When a pretty California bartender and shuffleboard player named Jean Ayers repeatedly turned down Mays for a date, he finally appealed to her gambling nature. “I won her at the shuffleboard table,” he says. “I bet her $500 against a date.” Ayers eventually became the fifth Mrs. Billy Mays, and, for the next 15 years, they traveled the circuit together. They played as partners, put on trick-shot exhibitions, and built a husband-and-wife reputation that remains today.

Two years ago, not long after she died of cancer, Jean Ayers-Mays, the 1976 Women’s Singles World Champion, was inducted to the Table Shuffleboard Association’s National Hall of Fame. Mays was also voted in but declined induction, feeling there were others more deserving of the honor, like Granville Humphrey, the man who had first lured him into the game (and who died in prison, where he was serving time for dealing drugs). “He was the best, long before me,” Mays says. “If he’s not good enough to be in the Hall of Fame, neither am I.”

Mays’ biggest take in a single match was $18,450, from a Corpus Christi bar owner. The largest tournament pot he ever won was $95,000. On the other hand, he admits that through the years he’s pocketed in the neighborhood of a half million dollars in bad checks from opponents he allowed to keep playing after their billfolds had been emptied. “It took me awhile to learn my lesson,” he says. “I don’t take paper anymore.”

Money is only part of it. “He’s taught most of the good players you’ll see today,” says David Williams, a Fort Worth body shop owner and one of the nation’s premier players. “He certainly helped me. He just loves the game and the people who play it.” Mays, he says, has become an ambassador for shuffleboard, spinning his colorful tales, giving lessons, making trick shots, and even organizing shuffleboard leagues across the state.

Johnny Carson invited Mays to come on his show and demonstrate his skills, Sports Illustrated profiled him, and, at one point, a young Beau Bridges was cast to play him in a biographical movie with the working title Roadhouse Billy. That was until the Columbia Pictures ranch, where the movie was to be filmed, burned to the ground. But that’s another story.

And if the shuffleboard action ever waned in his heyday, he could always count on picking up traveling money with a series of bar bets taught to him by legendary gambler Alvin Clarence Thomas, aka Titanic Thompson. Take the one in which he blows a dime from the edge of the table into a beer mug. “That trick has probably earned me $50,000 to $100,000 over the years,” he says.

The late Thompson was the infamous golfing, poker-playing, pool-shooting hustler who served as the model for the Guys and Dolls character Sky Masterson. “He was hustling this guy at all kinds of games and asked me if I’d like to make $5,000 for a week’s work,” Mays says. “He wanted me to teach him to play shuffleboard good enough to beat this guy.” Mays took the job and stayed on as Titanic’s “coach” during the match. His reward: 2 percent of the $240,000 Thompson collected after winning.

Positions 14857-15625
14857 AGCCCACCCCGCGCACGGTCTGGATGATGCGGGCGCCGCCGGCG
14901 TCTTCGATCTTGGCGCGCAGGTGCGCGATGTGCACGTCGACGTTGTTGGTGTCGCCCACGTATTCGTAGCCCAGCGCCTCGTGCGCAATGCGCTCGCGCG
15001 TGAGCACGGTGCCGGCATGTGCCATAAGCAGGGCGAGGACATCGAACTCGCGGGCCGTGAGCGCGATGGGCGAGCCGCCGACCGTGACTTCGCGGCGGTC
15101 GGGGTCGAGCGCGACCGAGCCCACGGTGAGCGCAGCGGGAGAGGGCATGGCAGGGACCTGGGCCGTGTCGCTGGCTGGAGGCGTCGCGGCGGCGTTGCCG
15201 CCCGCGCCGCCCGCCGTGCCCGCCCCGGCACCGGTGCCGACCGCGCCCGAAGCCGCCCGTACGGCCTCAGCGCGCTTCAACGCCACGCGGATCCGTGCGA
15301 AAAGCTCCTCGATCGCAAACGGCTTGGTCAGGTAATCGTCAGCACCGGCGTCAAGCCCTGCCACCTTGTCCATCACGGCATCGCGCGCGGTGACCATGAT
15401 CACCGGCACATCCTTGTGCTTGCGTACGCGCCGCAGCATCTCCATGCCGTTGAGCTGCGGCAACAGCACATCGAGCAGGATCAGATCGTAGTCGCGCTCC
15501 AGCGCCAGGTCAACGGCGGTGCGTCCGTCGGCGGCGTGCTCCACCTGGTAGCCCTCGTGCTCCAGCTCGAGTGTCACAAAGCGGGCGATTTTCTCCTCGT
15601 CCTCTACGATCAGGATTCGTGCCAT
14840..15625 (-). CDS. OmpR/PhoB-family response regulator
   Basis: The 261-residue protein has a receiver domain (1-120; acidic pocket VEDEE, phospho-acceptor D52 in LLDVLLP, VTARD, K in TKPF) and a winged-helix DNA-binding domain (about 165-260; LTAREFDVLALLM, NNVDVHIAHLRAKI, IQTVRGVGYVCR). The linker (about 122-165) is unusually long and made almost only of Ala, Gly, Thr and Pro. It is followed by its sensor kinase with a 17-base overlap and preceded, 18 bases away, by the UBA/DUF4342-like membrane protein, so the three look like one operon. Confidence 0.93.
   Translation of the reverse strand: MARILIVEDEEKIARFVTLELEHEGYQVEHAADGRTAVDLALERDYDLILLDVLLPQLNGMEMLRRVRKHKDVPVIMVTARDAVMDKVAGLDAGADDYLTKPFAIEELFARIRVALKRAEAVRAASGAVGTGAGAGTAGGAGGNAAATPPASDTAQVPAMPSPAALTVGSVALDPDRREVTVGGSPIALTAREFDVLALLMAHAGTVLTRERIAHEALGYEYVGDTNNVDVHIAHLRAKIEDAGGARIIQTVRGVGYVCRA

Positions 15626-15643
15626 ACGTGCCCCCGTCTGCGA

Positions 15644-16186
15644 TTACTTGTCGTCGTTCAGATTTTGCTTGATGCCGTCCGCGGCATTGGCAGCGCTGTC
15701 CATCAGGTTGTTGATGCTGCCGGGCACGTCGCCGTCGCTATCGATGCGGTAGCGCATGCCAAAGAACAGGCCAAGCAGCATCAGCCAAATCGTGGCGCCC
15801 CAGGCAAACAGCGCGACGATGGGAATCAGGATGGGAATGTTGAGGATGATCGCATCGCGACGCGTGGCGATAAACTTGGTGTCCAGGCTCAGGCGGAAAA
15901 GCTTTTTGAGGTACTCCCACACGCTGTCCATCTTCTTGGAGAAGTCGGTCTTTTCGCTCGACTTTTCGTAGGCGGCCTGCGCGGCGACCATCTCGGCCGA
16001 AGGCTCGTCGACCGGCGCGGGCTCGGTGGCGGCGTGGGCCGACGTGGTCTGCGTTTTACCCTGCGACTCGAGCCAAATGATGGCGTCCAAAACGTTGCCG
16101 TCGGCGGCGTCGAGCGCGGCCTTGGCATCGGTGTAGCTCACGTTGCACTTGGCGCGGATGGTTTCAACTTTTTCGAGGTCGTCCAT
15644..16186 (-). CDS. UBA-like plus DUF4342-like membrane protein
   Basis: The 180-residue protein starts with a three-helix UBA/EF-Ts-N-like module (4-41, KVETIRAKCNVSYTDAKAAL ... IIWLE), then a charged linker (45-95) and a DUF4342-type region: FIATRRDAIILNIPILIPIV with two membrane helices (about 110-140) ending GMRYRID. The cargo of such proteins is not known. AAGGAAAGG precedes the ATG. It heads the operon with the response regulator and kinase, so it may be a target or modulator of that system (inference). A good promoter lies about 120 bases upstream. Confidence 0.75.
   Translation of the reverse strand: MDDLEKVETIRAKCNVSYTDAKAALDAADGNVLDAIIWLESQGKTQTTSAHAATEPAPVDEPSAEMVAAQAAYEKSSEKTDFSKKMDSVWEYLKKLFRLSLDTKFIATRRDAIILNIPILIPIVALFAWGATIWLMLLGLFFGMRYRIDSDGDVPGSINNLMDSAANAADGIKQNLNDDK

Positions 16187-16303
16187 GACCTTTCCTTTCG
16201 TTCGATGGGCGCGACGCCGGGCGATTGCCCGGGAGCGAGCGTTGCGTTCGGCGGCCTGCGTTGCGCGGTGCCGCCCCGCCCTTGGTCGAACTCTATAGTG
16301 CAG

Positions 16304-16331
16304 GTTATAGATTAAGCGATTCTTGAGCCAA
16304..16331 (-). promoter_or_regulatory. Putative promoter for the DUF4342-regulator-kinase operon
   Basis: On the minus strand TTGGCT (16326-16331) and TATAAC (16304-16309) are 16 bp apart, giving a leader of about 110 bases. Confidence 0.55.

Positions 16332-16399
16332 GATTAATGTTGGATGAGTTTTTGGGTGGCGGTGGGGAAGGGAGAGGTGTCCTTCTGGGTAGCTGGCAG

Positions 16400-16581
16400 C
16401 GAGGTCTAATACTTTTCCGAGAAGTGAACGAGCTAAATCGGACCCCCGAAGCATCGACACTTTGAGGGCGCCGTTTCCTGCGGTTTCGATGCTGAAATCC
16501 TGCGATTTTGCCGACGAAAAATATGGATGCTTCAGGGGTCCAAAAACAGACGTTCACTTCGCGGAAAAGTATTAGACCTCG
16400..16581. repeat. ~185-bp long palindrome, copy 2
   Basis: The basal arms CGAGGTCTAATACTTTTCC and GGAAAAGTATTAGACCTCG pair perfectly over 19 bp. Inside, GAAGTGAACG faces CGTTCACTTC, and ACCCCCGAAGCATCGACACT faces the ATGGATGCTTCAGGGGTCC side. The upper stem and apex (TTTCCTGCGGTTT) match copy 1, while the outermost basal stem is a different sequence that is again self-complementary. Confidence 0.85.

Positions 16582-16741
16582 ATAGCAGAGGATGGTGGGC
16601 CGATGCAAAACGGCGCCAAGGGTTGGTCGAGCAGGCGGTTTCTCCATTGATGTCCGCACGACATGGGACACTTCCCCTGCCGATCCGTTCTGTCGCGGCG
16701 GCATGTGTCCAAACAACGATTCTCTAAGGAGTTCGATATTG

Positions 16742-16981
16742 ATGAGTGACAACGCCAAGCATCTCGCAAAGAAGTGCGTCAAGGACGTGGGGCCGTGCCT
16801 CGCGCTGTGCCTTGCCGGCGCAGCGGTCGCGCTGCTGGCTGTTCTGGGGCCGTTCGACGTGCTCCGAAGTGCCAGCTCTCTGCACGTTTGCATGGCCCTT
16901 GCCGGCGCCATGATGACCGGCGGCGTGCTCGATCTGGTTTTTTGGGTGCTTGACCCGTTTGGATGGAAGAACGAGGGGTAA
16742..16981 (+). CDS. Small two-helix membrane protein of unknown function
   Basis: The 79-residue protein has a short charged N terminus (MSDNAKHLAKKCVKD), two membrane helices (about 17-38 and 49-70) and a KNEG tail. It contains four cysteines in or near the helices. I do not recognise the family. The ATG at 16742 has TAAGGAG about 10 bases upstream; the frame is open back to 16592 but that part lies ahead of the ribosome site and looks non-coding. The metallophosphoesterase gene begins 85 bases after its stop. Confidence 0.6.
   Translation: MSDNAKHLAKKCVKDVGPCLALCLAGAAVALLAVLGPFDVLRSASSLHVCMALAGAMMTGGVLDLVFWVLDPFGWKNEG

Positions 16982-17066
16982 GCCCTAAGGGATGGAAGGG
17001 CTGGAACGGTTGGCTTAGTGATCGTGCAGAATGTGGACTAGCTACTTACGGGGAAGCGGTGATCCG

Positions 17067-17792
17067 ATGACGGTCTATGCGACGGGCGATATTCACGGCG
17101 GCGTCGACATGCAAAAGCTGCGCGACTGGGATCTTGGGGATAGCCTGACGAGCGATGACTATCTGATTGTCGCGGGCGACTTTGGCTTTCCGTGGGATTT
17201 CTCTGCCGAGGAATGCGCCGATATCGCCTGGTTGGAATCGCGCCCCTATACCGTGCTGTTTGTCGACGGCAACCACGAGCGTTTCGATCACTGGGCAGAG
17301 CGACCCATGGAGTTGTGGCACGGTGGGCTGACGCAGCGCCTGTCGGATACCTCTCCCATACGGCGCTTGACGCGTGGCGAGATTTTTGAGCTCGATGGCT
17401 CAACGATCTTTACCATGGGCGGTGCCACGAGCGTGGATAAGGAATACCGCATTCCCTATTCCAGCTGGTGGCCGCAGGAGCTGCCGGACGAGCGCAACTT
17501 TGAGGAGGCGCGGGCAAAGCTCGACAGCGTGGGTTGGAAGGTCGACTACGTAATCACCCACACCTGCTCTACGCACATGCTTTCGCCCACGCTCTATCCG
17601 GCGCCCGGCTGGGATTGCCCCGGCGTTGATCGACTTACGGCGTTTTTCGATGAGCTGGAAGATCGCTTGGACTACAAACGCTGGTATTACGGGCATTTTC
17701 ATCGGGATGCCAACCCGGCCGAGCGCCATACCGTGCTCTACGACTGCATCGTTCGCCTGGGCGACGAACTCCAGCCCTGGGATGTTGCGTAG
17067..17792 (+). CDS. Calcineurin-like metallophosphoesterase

Now, though, the big-money days are mostly behind him. Mays still plays in the occasional organized tournament, which can mean getting a piece of a six-figure pot. He recently returned from a weekend tournament in Denison with $1,800 in winnings. But he begrudgingly admits his game isn’t as sharp as it once was. He had a mild stroke a few years back, and now the natural right-hander has to play left-handed. “Truth is, I’m probably no longer the best,” he admits. “But I’m still one of ’em.”

Robert Duncan, 61, owns a liquor store in Dallas and plays shuffleboard. He’s watched Mays play for a quarter century. “A few years ago,” Duncan says, “there was a tournament over in Fort Worth—lotta good players—and some of them started kidding Billy about getting too old to play. He laughed with them for a minute, then said he’d play anybody there for $500 a game. And there wasn’t a single taker.”

On this night at the Highway, there are only a few dozen players. Most admit to learning the game from Mays. He points to one man who looks to be in his late 20s, bent over the table, earnestly practicing. “That kid over there?” Mays says. “I used to beat his daddy all the time.” He grins. “Now, I’ll get in his pocket before the night’s over.”

Dallas writer Carlton Stowers is the author of The Unsinkable Titanic Thompson, a biography of the colorful hustler whom Billy Mays taught to play shuffleboard.

Photo: James Bland